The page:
Solar cells capture up to 40 percent more energy when they can track the sun across the sky, but conventional, motorized trackers are too heavy and bulky for pitched rooftops and vehicle surfaces.
Now, by borrowing from kirigami, the ancient Japanese art of paper cutting, researchers at the University of Michigan have developed solar cells that can have it both ways.
“The design takes what a large tracking solar panel does and condenses it into something that is essentially flat,” said Aaron Lamoureux, a doctoral student in materials science and engineering and first author on the paper in Nature Communications.
Residential rooftops make up about 85 percent of solar panel installations in the U.S., according to a report from the Department of Energy, but these roofs would need significant reinforcing to support the weight of conventional sun-tracking systems.
A team of engineers and an artist developed an array of small solar cells that can tilt within a larger panel, keeping their surfaces more perpendicular to the sun’s rays.
“The beauty of our design is, from the standpoint of the person who’s putting this panel up, nothing would really change,” said Max Shtein, associate professor of materials science and engineering. “But inside, it would be doing something remarkable on a tiny scale: the solar cell would split into tiny segments that would follow the position of the sun in unison.”
Solar cell researchers think of tracking in terms of how much of a solar panel the sun can “see.” When the panel is at an angle, it looks smaller. By designing an array that tilts and spreads apart when the sun’s rays are coming in at lower angles, they raise the effective area that is soaking up sunlight.
To explore patterns, the team of engineers worked with paper artist Matthew Shlian, a lecturer in the U-M School of Art and Design. Shlian showed Lamoureux and Shtein how to create them in paper using a plotter cutter. Lamoureux then made more precise patterns in Kapton, a space-grade plastic, using a carbon-dioxide laser.
Although the team tried more complex designs, the simplest pattern worked best. With cuts like rows of dashes, the plastic pulled apart into a basic mesh. The interconnected strips of Kapton tilt in proportion to how much the mesh is stretched, to an accuracy of about one degree.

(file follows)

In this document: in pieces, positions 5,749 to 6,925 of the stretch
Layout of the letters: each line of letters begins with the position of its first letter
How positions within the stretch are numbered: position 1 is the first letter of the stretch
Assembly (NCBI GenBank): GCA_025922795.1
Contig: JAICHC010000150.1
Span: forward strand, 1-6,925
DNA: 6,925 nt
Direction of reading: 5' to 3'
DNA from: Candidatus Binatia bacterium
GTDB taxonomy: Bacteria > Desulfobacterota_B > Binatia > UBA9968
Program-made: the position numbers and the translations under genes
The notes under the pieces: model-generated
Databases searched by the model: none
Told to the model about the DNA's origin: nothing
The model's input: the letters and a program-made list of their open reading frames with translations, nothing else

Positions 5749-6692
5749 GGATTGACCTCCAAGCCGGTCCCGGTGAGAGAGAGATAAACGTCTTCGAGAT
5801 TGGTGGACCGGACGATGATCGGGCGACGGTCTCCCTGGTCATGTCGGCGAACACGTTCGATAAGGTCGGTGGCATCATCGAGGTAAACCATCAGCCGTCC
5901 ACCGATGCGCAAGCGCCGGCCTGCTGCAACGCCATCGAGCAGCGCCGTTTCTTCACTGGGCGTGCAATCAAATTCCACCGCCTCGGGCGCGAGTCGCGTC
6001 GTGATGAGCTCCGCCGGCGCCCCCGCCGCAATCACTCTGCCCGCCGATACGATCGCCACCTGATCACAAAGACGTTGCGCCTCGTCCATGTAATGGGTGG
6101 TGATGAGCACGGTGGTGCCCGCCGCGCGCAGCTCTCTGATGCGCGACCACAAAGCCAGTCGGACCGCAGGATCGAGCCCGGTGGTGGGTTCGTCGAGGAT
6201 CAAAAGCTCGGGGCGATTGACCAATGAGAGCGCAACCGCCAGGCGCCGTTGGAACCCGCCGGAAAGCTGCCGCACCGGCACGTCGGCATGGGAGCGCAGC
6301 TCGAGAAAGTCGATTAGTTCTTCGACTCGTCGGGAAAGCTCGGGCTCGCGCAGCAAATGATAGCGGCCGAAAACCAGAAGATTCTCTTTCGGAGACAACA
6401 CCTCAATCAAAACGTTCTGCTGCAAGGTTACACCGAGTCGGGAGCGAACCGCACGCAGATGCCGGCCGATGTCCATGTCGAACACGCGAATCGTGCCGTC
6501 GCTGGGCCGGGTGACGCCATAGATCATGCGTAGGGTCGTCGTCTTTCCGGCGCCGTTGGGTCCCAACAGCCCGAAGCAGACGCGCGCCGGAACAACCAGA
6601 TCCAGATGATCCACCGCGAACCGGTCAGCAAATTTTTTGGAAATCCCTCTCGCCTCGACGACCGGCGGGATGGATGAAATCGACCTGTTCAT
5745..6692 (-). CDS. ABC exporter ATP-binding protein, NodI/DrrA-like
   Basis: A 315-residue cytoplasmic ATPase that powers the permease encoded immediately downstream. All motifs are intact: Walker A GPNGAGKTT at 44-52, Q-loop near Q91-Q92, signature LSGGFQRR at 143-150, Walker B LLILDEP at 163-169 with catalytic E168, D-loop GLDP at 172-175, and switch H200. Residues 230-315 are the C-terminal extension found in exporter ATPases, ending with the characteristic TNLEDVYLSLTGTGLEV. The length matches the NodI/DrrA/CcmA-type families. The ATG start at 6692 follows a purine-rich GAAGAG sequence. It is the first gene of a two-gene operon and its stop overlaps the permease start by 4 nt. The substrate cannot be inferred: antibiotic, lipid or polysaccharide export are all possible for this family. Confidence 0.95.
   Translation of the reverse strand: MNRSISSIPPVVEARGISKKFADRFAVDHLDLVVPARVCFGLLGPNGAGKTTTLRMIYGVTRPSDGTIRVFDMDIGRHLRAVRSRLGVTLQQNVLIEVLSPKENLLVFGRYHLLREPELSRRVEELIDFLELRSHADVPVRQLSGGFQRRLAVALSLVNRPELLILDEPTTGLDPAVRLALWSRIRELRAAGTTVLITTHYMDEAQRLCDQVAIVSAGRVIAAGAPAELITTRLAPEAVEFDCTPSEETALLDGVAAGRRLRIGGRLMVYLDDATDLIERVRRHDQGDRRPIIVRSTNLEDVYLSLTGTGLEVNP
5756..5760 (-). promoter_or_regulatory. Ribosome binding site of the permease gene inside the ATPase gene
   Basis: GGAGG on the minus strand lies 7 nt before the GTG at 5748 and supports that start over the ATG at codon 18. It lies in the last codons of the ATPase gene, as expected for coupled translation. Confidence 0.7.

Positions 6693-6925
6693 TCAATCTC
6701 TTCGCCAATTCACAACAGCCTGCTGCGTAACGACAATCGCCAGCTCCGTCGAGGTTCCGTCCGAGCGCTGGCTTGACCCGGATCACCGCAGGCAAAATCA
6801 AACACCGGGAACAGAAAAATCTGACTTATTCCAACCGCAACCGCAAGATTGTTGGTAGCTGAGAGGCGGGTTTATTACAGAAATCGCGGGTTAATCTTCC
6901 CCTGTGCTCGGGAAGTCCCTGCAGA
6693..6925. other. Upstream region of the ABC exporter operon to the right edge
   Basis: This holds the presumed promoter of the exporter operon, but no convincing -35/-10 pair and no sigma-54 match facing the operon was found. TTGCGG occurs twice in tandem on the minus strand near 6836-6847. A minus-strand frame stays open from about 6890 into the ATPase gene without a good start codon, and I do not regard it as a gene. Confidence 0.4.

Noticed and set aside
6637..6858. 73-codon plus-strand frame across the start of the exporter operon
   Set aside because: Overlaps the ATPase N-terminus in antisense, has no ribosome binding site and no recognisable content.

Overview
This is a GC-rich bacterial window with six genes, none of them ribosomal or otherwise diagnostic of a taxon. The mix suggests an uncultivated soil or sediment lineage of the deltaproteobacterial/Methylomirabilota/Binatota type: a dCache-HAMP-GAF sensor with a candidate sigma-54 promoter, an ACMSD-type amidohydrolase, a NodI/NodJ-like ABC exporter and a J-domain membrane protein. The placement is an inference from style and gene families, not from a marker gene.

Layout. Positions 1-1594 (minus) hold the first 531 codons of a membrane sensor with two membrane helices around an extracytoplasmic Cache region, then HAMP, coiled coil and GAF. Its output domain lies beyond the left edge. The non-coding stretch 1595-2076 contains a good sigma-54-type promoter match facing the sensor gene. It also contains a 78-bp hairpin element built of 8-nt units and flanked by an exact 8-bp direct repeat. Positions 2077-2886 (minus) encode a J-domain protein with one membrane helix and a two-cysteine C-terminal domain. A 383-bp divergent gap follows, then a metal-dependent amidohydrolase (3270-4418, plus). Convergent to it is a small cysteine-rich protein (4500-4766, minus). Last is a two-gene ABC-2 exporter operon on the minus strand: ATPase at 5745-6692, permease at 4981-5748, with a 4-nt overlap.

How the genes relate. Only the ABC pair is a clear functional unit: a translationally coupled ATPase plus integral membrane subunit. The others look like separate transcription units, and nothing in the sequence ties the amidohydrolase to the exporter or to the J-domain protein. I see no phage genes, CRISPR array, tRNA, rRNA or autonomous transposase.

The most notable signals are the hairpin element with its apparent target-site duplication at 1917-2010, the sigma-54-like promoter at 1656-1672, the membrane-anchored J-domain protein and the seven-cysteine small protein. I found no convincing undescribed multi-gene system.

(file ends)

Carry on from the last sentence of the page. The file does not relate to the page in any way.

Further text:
To make the solar array, Kyusang Lee, a doctoral student in electrical engineering, built custom solar cells in the lab of Stephen Forrest, the Peter A. Franken Distinguished University Professor of Engineering and Paul G. Goebel Professor of Engineering. He and Lamoureux attached them to an uncut piece of Kapton, leaving spaces for the cuts. Then, Lamoureux patterned the Kapton with the laser cutter.
The design with the very best solar-tracking promise was impossible to make at U-M because the solar cells would be very long and narrow. Scaling up to a feasible width, the cells became too long to fit into the chambers used to make the prototypes on campus, so the team is looking into other options.
The optimized design is effective because it stretches easily, allowing a lot of tilt without losing much width. According to the team’s simulations of solar power generation during the summer solstice in Arizona, it is almost as good as a conventional single-axis tracker, offering a 36 percent improvement over a stationary panel. Conventional trackers produce about 40 percent more energy than stationary panels under the same conditions, but they are bulky, prone to catching the wind and ten or more times heavier, Shtein said.
“We think it has significant potential, and we’re actively pursuing realistic applications,” he said. “It could ultimately reduce the cost of solar electricity.”
The paper on this work is titled “Dynamic kirigami structures for integrated solar tracking.” The study was funded by the National Science Foundation and NanoFlex Power Corporation. The university is pursuing patent protection for the intellectual property, and is seeking commercialization partners to help bring the technology to market. Shtein is also an associate professor of chemical engineering, art and design and macromolecular science and engineering. Forrest is also a professor of electrical engineering and computer science, material science and engineering and physics.